Google's Real Goal: Messing with Microsoft

 
 
By Steven J. Vaughan-Nichols  |  Posted 2008-02-04 Email Print this article Print
 
 
 
 
 
 
 

Oh, you might think that Google actually wants to help Yahoo, but what it really wants to do is to mess with Microsoft's head. 

The shoe's on the other foot. Microsoft has made a multi-billion dollar business from FUDing its competition, now Google is enjoying its chance to see how Microsoft likes the same treatment by objecting to its proposed purchase of Yahoo.

It took Google less than a weekend to respond to Microsoft's offer for Yahoo. By February 3rd, Google senior vice president of development and chief legal officer, David Drummond, had said, "Microsoft's hostile bid for Yahoo raises troubling questions."

Hostile? A bid of $44.6 billion, or $31 a share, a 62 percent premium on Yahoo's share price, which was at a four-year low, is hostile? Wow. Give me a hostile takeover any day then.

Yahoo, in case, you've forgotten was a company in trouble. Heck. Yahoo is a company in trouble. Were I a Yahoo stockholder I'd be overjoyed that someone wants to waste-er, buy-my Yahoo stock for a 62 percent premium.

Besides if Microsoft really did start fighting for control of Yahoo, it would have to contend with a Yahoo poison pill defense. As it is, it looks like Microsoft will have to borrow money to buy Yahoo. If Yahoo pops the pill, it would have to borrow even more billions to pull the deal off.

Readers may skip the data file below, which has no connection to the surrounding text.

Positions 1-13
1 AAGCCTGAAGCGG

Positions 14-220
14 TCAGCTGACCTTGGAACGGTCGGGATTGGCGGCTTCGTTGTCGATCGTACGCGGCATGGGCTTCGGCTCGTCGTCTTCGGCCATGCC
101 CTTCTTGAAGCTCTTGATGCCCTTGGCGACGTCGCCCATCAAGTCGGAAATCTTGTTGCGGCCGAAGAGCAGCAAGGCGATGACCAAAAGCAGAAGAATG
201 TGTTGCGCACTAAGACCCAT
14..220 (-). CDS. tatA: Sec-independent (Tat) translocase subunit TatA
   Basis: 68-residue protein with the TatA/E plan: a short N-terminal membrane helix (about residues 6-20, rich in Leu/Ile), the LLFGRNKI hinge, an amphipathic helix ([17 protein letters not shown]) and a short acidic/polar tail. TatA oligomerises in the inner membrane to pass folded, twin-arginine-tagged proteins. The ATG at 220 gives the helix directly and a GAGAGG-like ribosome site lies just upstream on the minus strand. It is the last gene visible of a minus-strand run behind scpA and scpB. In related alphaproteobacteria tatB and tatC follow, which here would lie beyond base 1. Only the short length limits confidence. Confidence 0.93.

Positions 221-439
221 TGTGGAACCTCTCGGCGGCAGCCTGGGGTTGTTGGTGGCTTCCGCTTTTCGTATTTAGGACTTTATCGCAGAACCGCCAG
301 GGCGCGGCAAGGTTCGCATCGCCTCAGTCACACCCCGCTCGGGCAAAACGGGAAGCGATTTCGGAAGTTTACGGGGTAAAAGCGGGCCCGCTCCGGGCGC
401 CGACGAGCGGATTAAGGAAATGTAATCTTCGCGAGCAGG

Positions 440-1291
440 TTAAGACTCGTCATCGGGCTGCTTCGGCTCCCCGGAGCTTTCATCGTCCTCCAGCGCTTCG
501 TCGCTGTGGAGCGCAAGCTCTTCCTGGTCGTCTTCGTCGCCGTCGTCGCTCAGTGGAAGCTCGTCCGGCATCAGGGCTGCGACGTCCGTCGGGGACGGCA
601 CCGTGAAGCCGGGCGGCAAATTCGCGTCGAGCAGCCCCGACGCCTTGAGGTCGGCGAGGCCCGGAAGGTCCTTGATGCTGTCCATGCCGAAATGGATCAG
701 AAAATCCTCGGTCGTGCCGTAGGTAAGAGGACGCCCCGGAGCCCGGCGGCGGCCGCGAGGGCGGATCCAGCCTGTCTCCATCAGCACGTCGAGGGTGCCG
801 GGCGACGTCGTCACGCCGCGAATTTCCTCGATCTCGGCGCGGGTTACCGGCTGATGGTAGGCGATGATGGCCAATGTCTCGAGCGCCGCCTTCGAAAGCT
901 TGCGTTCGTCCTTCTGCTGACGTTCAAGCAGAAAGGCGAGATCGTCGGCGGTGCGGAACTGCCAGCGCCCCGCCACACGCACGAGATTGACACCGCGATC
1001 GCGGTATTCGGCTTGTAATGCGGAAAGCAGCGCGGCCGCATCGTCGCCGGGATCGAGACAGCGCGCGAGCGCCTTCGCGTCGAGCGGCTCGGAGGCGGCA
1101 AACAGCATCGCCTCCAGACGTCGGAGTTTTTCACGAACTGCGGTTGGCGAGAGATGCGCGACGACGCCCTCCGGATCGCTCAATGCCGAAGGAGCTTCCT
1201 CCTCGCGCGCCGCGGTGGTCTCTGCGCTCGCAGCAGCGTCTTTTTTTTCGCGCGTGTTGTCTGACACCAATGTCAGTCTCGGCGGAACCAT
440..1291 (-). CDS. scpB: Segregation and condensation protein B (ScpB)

I'm sure that Microsoft-Microsoft of all companies!-going into multi-billion debt would break Google's heart.

There are also stories floating about that Google might help Yahoo against Microsoft. The only thing I can think about these reports is that it's an attempt to force Microsoft to pay even more for Yahoo.

I mean, come on, there's no way even under George W. Bush that the FTC (Federal Trade Commission) would ever approve of Google buying Yahoo. One analyst even goes so far as to say that Yahoo's shares are actually worth upward of $39 to $45 a share.



 
 
 
 
I'm editor-at-large for Ziff Davis Enterprise. That's a fancy title that means I write about whatever topic strikes my fancy or needs written about across the Ziff Davis Enterprise family of publications. You'll find most of my stories in Linux-Watch, DesktopLinux and eWEEK. Prior to becoming a technology journalist, I worked at NASA and the Department of Defense on numerous major technological projects.
 
 
 
 
 
 
 

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